act of Parliament of 1825. Upon able entirely to prevent commer: . the receipt of this answer at cial intercourse between the coloWashington, the President issued nies and the United States, and a proclamation dated October 5th, such is the advantageous position 1830, opening the ports of the of an independent community, United States to British vessels that where trade has been permitfrom all the British colonies on or ted, much the greater portion of it near the North American conti has been carried on in American nent, and declaring the acts of vessels. When the direct interCongress of 1818, 1820 and 1823 course is prohibited, the transporabsolutely repealed. The trade tation to the Danish and Swedish in British vessels accordingly at Islands, through which importaonce commenced, and on the 5th, tions of produce are made, is enof November following, the British tirely confined to the tonnage Government by an order of coun- of the United States ; and when cil opened the colonial ports to the direct trade is permitted, the vessels of the United States. greater proportion of it is engross
The controversy was thus ter- ed by the same flag. minated, and although the principle Even the discriminating duty in of reciprocity was
so far given up favor of importations from the as to concede to Great Britain the northern colonies, unless so great circuitous voyage, as well as the as to be nearly prohibitory, can right to encourage the indirect produce but little effect in divertimportation of American produce ing the trade from the direct through the northern colonies by route. augmenting the duties on the direct The system, however, is still importation, the United States on persisted in by Great Britain ; and their part gained a participation in directly after concluding the arthe direct intercourse upon terms rangement in question with the of reciprocity, and the additional United States, the minister proprivilege of exporting goods from posed an increase of nearly the British colonies to foreign fifty per cent in the duties on countries. The controversy resul- American produce imported into ted substantially to the advantage the islands, and to permit their of American interests although importation into the northern colthe principle contended for by onies without duty. The change Great Britain prevailed.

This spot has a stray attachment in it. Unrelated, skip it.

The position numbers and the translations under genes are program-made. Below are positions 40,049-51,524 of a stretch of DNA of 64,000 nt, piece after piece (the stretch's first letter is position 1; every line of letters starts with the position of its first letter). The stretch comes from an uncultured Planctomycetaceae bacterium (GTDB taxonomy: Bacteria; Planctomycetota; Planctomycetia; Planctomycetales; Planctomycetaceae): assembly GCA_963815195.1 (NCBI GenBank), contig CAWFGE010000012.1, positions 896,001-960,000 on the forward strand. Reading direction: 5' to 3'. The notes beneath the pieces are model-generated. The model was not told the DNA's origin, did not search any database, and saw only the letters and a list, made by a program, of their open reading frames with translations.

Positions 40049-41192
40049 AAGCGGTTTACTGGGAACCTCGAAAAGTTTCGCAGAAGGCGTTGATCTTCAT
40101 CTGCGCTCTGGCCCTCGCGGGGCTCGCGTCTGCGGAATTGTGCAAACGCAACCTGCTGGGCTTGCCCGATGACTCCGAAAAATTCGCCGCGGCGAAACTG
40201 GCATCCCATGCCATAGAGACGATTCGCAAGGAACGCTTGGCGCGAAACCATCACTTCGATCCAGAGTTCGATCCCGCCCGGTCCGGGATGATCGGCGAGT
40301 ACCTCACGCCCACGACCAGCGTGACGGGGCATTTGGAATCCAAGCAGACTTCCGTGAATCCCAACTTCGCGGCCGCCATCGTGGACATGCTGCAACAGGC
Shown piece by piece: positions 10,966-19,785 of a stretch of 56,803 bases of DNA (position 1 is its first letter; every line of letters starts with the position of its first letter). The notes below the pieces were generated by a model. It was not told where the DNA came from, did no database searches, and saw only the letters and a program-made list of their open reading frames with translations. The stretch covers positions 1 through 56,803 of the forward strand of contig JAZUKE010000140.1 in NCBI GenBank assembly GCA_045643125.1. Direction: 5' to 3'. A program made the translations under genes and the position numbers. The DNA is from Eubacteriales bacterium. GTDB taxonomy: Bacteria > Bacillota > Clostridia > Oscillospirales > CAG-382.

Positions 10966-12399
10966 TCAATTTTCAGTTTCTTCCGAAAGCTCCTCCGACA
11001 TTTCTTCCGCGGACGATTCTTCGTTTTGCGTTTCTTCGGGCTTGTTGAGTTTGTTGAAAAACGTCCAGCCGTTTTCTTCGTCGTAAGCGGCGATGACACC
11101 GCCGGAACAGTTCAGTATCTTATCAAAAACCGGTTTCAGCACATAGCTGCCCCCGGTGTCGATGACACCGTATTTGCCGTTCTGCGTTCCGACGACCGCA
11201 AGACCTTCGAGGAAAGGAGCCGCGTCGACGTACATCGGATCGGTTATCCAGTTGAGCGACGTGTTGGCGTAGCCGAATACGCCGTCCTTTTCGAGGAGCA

in the ministry itself about that It indeed follows from the na time prevented that measure from ture of things, that a system so being carried into effect; and time entirely artificial as the colonial alone can determine whether in system, and so contrary to the in case it should be adopted, it will terests of all American States can- be necessary for the United States not be sustained without great diffi. to adopt other counteractive meaculty and entirely at the expense sures in place of those repealed of the colonial power. Experi- by the Proclamation of the Presience has accordingly shown that dent for the protection of their restrictive measures have not been navigation and commerce.
Trenties between the United States and Cherokees. - Condition of Cherokees. - Constitution adopted by do. - Policy of Georgia.
- Views of Federal Government. - Question between the Cherokees and United States. — Conduct of Georgia. - Proceedings in Congress. — Bill reported in Senate
. — Proceedings in Scnate. — In House. - Passage of Bill. Character of Bill,